Anyone ever think to take Ueshiba at his words? That he really was being the avatar? That he had visions or dreams of the future? There's a reason all this spiritual mumbo-jumbo has filtered down through the ages in all cultures. People have had unnatural and unexplainable experiences throughout history. It's why we stumble across ancient texts and research and pretty much everything else trying to explain things. And then one day, something unexplainable and unnatural happens. Maybe we should take a hard look at that spiritual side of Ueshiba and keep an open mind. After all, quite a few people thought they were doing aiki until they met someone who actually had it.

But, then again, his son, Kisshomaru, pretty much changed Aikido so that everyone didn't have to believe what his father did. There is enough room in the world for both ... and more. Your aikido is in your hands.
  Reply With Quote
Old 08-08-2009, 06:54 PM   #672
gdandscompserv
 
gdandscompserv's Avatar
Join Date: Sep 2004
Posts: 1,214
United_States
Offline
Re: Is It Missing In Everybody's Aikido?

Quote:
Mark Murray wrote: View Post
There's a reason all this spiritual mumbo-jumbo has filtered down through the ages in all cultures.
What is the "reason" Mark?
  Reply With Quote
Old 08-08-2009, 07:02 PM   #673
Kevin Leavitt
 
Kevin Leavitt's Avatar
Dojo: Aikido of Northern Virginia
Location: Stuttgart, Baden Wurttemberg
Join Date: Jul 2002
Posts: 4,376
Germany
Offline
Re: Is It Missing In Everybody's Aikido?

Alot of stupid things have been done in the name of ignorance as well!

Not everything that is unexplained, is really "Unexplained"...maybe it simply means you don't understand it, but somebody else does and it really is not all that big a deal once you pull back the curtain and see the wizard at the controls.

Not saying that their isn't anything to all this...just that I think that very few people can really draw a conclusion about what O Sensei did, why he did it, and what it really meant. Very few folks, everyone else is just hypothesizing or making up legends that fit the stories they really want to believe are true.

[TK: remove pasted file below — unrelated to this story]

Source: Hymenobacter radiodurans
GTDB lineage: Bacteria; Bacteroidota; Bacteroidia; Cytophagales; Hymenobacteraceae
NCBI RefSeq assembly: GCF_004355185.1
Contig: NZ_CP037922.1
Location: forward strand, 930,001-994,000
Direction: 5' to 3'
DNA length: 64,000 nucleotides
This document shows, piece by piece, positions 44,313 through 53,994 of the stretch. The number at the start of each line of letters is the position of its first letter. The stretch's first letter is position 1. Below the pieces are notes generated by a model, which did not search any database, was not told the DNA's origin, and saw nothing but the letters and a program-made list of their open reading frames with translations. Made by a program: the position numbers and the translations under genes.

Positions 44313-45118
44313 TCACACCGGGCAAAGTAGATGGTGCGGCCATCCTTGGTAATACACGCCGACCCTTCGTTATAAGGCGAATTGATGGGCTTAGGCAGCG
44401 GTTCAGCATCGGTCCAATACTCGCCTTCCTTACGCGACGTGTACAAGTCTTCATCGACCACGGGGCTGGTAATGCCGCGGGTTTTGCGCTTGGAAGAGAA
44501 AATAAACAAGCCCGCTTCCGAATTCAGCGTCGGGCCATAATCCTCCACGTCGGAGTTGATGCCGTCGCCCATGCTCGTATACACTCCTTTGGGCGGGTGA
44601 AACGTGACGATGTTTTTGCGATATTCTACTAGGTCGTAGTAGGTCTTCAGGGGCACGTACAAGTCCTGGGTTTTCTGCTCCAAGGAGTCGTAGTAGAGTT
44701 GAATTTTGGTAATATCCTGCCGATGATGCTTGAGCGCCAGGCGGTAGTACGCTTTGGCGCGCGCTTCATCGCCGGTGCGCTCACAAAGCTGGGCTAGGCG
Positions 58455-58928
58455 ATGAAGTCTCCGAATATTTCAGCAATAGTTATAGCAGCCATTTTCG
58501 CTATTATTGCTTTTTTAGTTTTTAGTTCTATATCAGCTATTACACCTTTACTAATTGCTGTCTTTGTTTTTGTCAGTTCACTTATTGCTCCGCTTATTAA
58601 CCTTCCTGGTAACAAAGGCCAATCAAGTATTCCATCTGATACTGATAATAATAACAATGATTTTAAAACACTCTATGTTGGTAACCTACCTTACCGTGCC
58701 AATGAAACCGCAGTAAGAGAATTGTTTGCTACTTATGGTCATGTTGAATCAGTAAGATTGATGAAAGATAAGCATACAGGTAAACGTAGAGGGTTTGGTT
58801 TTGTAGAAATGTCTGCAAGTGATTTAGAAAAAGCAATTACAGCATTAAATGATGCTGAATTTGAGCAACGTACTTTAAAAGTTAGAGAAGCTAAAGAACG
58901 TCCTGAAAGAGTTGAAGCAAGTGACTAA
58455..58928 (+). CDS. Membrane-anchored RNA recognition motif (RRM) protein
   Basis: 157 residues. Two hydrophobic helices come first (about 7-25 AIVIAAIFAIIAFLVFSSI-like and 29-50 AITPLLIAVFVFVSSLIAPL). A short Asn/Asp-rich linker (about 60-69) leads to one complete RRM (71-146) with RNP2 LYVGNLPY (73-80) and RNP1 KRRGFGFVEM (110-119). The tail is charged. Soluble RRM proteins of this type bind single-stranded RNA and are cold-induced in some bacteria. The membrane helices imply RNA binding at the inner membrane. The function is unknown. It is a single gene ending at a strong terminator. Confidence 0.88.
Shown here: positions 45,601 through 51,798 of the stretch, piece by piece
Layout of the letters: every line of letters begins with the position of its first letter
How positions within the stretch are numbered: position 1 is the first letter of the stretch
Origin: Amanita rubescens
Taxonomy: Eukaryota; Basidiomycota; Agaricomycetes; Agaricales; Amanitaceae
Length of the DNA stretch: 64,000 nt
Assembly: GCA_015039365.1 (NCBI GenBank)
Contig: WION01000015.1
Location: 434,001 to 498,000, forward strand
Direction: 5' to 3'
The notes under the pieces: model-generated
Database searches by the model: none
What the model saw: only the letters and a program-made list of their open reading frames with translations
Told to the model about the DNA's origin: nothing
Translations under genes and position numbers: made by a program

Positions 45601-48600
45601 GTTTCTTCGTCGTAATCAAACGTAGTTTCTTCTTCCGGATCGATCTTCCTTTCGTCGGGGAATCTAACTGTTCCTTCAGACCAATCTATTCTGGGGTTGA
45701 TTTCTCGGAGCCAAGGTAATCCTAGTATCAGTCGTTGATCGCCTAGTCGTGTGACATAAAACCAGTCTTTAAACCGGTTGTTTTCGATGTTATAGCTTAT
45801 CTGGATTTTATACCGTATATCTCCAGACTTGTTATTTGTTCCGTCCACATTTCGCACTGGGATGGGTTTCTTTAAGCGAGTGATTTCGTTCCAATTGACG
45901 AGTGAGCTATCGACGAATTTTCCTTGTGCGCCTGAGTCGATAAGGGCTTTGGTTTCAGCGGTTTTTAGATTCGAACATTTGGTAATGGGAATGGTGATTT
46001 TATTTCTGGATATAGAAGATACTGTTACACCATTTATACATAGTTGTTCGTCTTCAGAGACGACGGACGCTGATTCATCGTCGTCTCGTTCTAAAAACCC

Reply With Quote
Old 08-08-2009, 07:34 PM   #674
MM
Join Date: Jan 2005
Posts: 1,996
United_States
Offline
Re: Is It Missing In Everybody's Aikido?

Quote:
Ricky Wood wrote: View Post
What is the "reason" Mark?
Sorry, wasn't clear. The answer was the next sentence, "People have had unnatural and unexplainable experiences throughout history."
  Reply With Quote
Old 08-08-2009, 07:40 PM   #675
gdandscompserv
 
gdandscompserv's Avatar
Join Date: Sep 2004
Posts: 1,214
United_States
Offline
Re: Is It Missing In Everybody's Aikido?

Quote:
Mark Murray wrote: View Post
Sorry, wasn't clear. The answer was the next sentence, "People have had unnatural and unexplainable experiences throughout history."
But is there a reason for those experiences.
  Reply With Quote

Please visit our sponsor:

AikiWeb Sponsored Links - Place your Aikido link here for only $10!



Reply


Currently Active Users Viewing This Thread: 1 (0 members and 1 guests)
 
Thread Tools

Posting Rules
You may not post new threads
You may not post replies
You may not post attachments
You may not edit your posts

vB code is On
Smilies are On
[IMG] code is On
HTML code is Off

Similar Threads
Thread Thread Starter Forum Replies Last Post
Transmission, Inheritance, Emulation 12 Peter Goldsbury Columns 32 05-16-2009 07:05 PM
Transmission, Inheritance, Emulation 6 Peter Goldsbury Columns 35 03-13-2009 07:16 PM
Transmission, Inheritance, Emulation 10 Peter Goldsbury Columns 200 02-04-2009 07:45 AM
Aikido in Amsterdam, Terry Lax style... tiyler_durden General 11 11-03-2008 09:31 AM
Women and Everybody Else in Aikido George S. Ledyard Teaching 113 03-16-2008 08:27 PM


All times are GMT -6. The time now is 10:26 AM.



vBulletin Copyright © 2000-2014 Jelsoft Enterprises Limited
----------
Copyright 1997-2014 AikiWeb and its Authors, All Rights Reserved.
----------
For questions and comments about this website:
Send E-mail
plainlaid-picaresque outchasing-protistan explicantia-altarage seaford-stellionate